food sectors, where internationally the "genetic engineering revolution" is
making fast headway, means that this will be a central economic and trade
issue for us. We are open to negotiations in other areas - with the proviso
that the new round not become so large and complex as to rule out a timely
outcome. We, like others, are seeking no more than a 3-4 year timeframe.
A Challenging Context
On the verge of a new round, the global trading system faces a changing environment,
one which in many respects is an uncomfortable and challenging one. Last year,
the world economy grew by about 2.3 per cent and this year, it is forecast
to grow at much the same rate (2.4 per cent) - barely half the historical
growth pattern of the past few years. Internationally, political will for
liberalisation, particularly in the area which is still most distorted - agriculture
- is limited. Agricultural subsidies by OECD countries still total some US$280
billion annually. EU ambitions for agriculture reform are minimalist: witness,
for example, the disappointing outcome of the recent "Agenda 2000" package
which had been intended to reform the EU's Common Agriculture Policy or CAP.
No-one can seriously depict it as the Community's contribution to renewed
agriculture negotiations. Mr Fischer and his fellow Cairns Group ministers
made clear in a joint message last week that further substantial reform of
the CAP will be necessary. In a Japan grappling with financial and structural
weaknesses, negative growth and entrenched domestic lobbies, the appetite
for further trade liberalisation seems limited indeed - as we have seen both
in APEC last year and in our recent discussions with them on their 390 per
cent tariff for rice. Even closer to home, the financial crisis will have
sapped some of the political will for further reform - even if, paradoxically,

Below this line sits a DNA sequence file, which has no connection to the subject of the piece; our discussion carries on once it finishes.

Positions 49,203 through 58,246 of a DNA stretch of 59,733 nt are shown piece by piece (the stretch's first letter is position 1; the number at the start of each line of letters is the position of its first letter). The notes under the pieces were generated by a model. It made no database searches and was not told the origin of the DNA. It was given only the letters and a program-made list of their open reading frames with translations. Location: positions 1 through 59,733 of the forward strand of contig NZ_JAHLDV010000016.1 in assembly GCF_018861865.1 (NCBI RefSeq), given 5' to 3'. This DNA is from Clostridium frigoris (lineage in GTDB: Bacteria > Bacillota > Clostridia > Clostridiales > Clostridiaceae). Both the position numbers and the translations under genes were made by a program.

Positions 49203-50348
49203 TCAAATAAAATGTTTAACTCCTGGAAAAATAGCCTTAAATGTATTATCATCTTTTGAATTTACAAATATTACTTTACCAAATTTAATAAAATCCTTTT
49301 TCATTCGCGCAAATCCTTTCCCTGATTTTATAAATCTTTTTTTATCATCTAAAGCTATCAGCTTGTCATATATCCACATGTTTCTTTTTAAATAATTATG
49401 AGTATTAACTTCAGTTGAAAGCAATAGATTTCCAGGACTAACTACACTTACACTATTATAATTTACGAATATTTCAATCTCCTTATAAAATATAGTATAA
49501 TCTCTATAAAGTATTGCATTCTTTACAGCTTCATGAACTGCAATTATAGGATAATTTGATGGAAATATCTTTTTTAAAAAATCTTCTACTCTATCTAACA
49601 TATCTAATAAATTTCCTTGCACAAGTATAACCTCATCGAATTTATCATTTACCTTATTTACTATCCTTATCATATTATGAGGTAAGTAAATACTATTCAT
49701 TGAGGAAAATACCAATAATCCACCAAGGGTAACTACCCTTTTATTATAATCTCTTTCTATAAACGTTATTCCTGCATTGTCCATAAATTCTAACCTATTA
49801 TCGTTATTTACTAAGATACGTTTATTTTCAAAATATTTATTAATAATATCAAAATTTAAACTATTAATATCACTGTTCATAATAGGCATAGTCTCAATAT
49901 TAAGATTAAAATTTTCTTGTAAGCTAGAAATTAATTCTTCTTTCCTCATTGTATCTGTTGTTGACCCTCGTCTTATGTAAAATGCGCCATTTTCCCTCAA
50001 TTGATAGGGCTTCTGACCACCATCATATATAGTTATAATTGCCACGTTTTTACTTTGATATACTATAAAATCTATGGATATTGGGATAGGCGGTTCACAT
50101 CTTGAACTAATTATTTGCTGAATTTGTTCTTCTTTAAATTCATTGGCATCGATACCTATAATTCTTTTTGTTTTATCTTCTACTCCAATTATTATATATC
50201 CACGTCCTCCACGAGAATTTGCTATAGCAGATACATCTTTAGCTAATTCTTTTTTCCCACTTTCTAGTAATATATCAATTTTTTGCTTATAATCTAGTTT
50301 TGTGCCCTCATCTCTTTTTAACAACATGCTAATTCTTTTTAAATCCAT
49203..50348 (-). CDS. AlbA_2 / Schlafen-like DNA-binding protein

it has pointed as clearly as ever to the need for it. We can expect continuing
resistance in South-East Asia to reductions of key industrial tariffs, such
as for motor vehicles and components, which remain unjustifiably high - up
to 200 per cent in some ASEAN countries. In many developed countries, including
Australia, some degree of liberalisation fatigue and globalisation anxiety
has taken hold. A related challenge is how to handle a raft of issues, grouped
under the rubric of "the civil society". These include trade and environment,
trade and labour standards, access by the public to the WTO system, and the
wider issue of national sovereignty.
The premature death of the Multilateral Agreement on Investment, or MAI,
in the face of a public campaign that was at times excited and ill-informed
has sharpened the discussion of these issues. The WTO will find it difficult
to stay on the front foot. But we must help keep it there in our own national
interest. Another complex area is that of regional trading arrangements, or
RTAs. Some 40 percent of international trade is now being conducted under
preferential arrangements - by far the bulk of this taking place within the
EU and NAFTA. More than 100 RTA's have been notified to the GATT and the WTO
- and more are on the way. The greater the proliferation of such arrangements,
the greater the risk of their undercutting the most-favoured-nation principle
and global comparative advantage, detracting from predictability and making
the system opaque and unwieldy. Conversely, to the extent that RTA's can push
out liberalisation and domestic reform envelopes and their benefits can then
be multilateralised, they can be beneficial to the wider system. Tightening